Philip A. Cooper, DMD, MBA
Until about a decade ago, most dentists owned only one office. Of course, there were some exceptions to this, such as specialists who had a number of locations. The landscape has changed considerably. One of the major changes has been the growth of corporate dentistry. Another is the deep recession that reduced the busyness of many practices.
As a result of these changes, many owners have entered the market to acquire additional practices. Some of them have been solo owners and some have been groups of dentists. The groups usually have administrators to oversee and manage the business aspects of the practices. In order to afford an administrator, there usually needs to be a critical mass of at least four or five locations.
Dentists who are successful in one office often think they can duplicate that success in additional locations. For a solo owner contemplating buying additional practices, there are a lot of things to consider:
1. Is the person going to be working at the new location? In most cases there will be the need for another dentist. Even if the seller stays awhile, eventually he or she will have to be replaced.
2. How much time is the dentist willing to invest in managing and overseeing this office? Will he or she be using days off or cutting back on time spent in the primary office?
3. What will the cost be for upgrades and improvements that might be necessary?
4. There tends to be a lot of turnover with associates unless they are given some equity. Will the buyer be willing to have a partner, with all the associated issues? If not, replacement dentists will have to be found from time to time.
5. Will there be profit left after the overhead, compensation to the associate, and payment of the bank loan? Even if a loan is not needed, there is the opportunity cost of using one's own money.
I have found the success rates of solo owners buying additional offices to be mixed. Some of these offices are sold after a number of years if there is limited financial success and a lot of time and energy invested. The dentists might have been better served devoting their efforts to maximizing the productivity and profit of their main offices. Then there are those who are successful and eventually add more locations and dentists, some of whom become partners.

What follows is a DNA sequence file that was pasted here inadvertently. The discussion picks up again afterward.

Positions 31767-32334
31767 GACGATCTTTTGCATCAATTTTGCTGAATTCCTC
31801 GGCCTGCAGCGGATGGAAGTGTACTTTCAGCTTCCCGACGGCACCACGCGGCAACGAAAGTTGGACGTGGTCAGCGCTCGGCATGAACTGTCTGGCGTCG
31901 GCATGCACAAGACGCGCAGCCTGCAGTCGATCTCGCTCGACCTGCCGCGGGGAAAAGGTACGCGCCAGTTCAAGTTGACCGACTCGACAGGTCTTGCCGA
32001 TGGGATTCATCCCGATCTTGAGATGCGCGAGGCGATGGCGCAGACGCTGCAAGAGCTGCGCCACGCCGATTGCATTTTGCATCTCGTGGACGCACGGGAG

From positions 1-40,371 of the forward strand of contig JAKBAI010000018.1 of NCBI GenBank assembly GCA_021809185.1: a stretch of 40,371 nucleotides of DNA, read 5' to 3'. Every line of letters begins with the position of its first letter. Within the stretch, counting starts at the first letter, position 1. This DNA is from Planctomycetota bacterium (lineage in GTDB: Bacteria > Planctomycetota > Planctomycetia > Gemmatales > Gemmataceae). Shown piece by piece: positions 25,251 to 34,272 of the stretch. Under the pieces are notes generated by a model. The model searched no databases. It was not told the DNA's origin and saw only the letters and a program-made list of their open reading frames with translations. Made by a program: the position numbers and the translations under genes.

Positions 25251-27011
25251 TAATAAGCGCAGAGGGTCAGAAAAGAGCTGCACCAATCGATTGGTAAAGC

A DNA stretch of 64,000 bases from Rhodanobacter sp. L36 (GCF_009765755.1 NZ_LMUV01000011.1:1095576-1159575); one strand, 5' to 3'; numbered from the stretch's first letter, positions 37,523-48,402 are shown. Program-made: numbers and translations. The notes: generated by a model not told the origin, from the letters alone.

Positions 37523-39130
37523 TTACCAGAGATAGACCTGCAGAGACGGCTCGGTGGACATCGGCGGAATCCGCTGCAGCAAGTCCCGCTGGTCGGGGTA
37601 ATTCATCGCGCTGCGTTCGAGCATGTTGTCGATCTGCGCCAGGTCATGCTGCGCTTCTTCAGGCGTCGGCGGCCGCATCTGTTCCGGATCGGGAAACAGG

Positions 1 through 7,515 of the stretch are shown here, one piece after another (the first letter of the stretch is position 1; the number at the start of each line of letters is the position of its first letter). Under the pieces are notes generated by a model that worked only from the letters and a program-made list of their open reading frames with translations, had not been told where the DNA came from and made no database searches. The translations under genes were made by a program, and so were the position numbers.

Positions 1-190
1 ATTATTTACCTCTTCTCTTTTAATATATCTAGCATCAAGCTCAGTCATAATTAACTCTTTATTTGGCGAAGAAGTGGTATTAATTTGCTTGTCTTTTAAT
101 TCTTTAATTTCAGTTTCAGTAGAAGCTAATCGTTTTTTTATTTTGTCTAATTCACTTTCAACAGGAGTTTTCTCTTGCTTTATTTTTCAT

Another option is to buy a nearby practice and merge it into an existing location. In some instances, only the charts are purchased. In others, the seller works in the buyer's office for a time. Either way, these opportunities tend to be very successful for the buyer. The buyer gets an influx of patients without the cost and overhead of another location. Prices for these situations can vary widely.
For those considering buying another dental office for the first time, it is important to have a plan and to thoroughly think through the pros and cons. Evaluate various financial projections, and be sure to have a realistic idea of the breakeven point. If the plan is to expand and have multiple locations, make sure to have someone on board who will be a good administrator. Most successful groups already have one in their organizations.
Dentistry has become quite competitive. One way to compete is with multiple locations. Just be sure you know what you're getting into.
Philip A. Cooper, DMD, MBA, has been assisting dentists with practice transitions in New Jersey and Pennsylvania since 1985. He is a member of ADS Transitions. He can be reached at firstname.lastname@example.org or (800) 400-8550.